Forget Robinhood, Stripe Stock Is the Most Valuable Fintech

In the financial technology, or fintech, industry, there’s nothing more exciting than payment providers. These boring cashiering business models have been great investments with companies like PayPal and Square now valued at more than $100 billion each. 

Stripe is knocking on that door. On Sunday, the still-private online payment fintech company announced it closed on the newest round of funding that values the company at $95 billion. That’s amazing growth — nearly triple the April 2020 funding round that valued the company at $36 billion.

This round makes the company the most valuable fintech startup and is currently worth more than eight times the value of the next valuable fintech Robinhood. 

However, what does this mean for retail investors that can’t wait to buy Stripe stock’s IPO?

Who Owns Stripe Stock Now?

According to CFO Dhivya Suryadevara, who formerly held the same role at General Motors, the company did not necessarily need the funding round. After noting the company was “highly capital efficient,” Suryadevara characterized the eighth capital raise as “opportunistic.”

Also noteworthy were the differences in investors: the April 2020 round was led by Silicon Valley VC heavyweights like Andreessen Horowitz and Sequoia Capital. 

These firms were conspicuously absent from the current funding round’s press release with financial-only backers like Allianz Group, Axa SA, Baillie Gifford, Fidelity Management & Research Co., Sequoia Capital, and Ireland’s National Treasury Management Agency participating. 

Going to pure-financial backers widens the pool of money, which leads to higher valuations. This supports Suryadevara’s claim of it being an opportunistic raise.  

Is Stripe Stock Too Expensive?

Although Stripe shares a business model with PayPal and Square, the company’s take on funding has been radically different. PayPal was valued at less than $1 billion at the time of its 2002 IPO and Square was valued at less than $3 billion at its 2015 debut.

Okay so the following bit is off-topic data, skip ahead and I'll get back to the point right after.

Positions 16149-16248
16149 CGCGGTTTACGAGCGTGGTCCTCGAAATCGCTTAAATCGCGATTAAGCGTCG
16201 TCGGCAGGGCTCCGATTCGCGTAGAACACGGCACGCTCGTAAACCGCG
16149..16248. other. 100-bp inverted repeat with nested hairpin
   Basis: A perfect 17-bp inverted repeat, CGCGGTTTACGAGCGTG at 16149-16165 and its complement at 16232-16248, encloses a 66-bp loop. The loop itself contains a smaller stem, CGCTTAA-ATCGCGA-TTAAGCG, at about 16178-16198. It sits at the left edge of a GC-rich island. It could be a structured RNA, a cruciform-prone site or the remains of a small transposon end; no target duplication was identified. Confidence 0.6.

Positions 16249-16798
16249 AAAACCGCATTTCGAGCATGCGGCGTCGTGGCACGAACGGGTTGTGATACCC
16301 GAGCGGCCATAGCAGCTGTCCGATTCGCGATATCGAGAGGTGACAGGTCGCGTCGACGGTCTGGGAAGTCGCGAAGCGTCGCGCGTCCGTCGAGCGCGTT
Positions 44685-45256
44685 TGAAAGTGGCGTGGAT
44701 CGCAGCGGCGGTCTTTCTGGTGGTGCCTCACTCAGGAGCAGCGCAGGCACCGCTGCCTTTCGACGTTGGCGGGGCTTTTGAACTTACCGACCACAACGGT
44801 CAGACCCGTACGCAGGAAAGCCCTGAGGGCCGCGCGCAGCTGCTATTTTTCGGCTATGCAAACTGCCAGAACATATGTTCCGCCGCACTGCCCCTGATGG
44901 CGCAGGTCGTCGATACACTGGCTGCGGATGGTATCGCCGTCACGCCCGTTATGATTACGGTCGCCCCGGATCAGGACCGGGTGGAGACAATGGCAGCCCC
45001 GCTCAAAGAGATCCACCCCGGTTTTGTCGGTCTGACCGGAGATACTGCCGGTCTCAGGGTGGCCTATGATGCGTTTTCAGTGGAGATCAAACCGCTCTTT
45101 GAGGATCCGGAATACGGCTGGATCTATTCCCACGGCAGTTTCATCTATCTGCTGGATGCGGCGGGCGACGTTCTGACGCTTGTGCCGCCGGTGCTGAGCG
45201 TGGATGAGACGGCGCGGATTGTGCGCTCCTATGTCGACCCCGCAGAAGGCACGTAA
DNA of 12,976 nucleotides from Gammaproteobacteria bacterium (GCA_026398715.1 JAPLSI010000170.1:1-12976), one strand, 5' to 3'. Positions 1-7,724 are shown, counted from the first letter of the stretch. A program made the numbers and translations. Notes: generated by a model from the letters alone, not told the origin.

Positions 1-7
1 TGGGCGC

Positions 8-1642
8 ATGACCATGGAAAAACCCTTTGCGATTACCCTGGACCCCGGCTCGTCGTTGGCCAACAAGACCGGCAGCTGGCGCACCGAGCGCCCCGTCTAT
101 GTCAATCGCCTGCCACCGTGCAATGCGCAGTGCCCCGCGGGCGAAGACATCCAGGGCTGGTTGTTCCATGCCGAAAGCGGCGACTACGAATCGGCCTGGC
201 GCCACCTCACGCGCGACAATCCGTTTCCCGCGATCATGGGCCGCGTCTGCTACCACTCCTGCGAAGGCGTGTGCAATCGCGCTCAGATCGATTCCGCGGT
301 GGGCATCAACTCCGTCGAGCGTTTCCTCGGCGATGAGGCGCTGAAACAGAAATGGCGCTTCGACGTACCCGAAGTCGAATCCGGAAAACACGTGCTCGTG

It was those lower market capitalizations that have allowed the companies to become growth stock favorites. At $95 billion (likely more by the time of the IPO), Stripe will likely have a more difficult path ahead in the public stock markets.

Admittedly, Stripe’s performance in the public markets will be driven by revenue and growth trajectory. Unfortunately, Stripe is under no obligation to release its financials and is notoriously private about this data. However, it does appear the company will be an expensive stock.

Third-party estimates have ranged as wide as $450 million in 2019 to as high as $3.4 billion last year and many guesses between these figures. Even the most-favorable estimate is significantly lower than Square’s top-line ($9.5 billion) despite having a market cap only 14% lower than the public company. 

Stripe Stock IPO: Two Theories

More importantly, this recent raise points to two paths ahead. The first is Stripe wanted to reset the valuation before arranging an IPO. This is like Robinhood stock’s recent action; the company did a convertible note during an emergency round that put a $30 billion marker on the expected IPO price.

The second is the company is planning to remain private for a long time and saw an excellent opportunity to raise funds while the market was still receptive to outsized valuations. The fact the company chose to invest with purely financial backers and their comments suggest this course of action isn’t out of the question.

Either way, it seems like mom-and-pop investors lose out on future gains from Stripe stock as it will likely not have the same public stock performance as PayPal and Square. 

The next blockbuster IPO?

2021 could be one of the biggest years for IPOs in stock market history. Yet, with just a small fraction of IPOs historically driving nearly all the profits, who will you trust to uncover the most innovative and high-upside IPOs in the coming months?

There’s a company that “called” these businesses long before they hit it big. They first recommended Netflix in 2004 at $1.85 per share, Amazon in 2002 at $15.31 per share, and Apple back in the iPod Shuffle era at $4.97 per share. Take a look where they are now.

That company: The Motley Fool.

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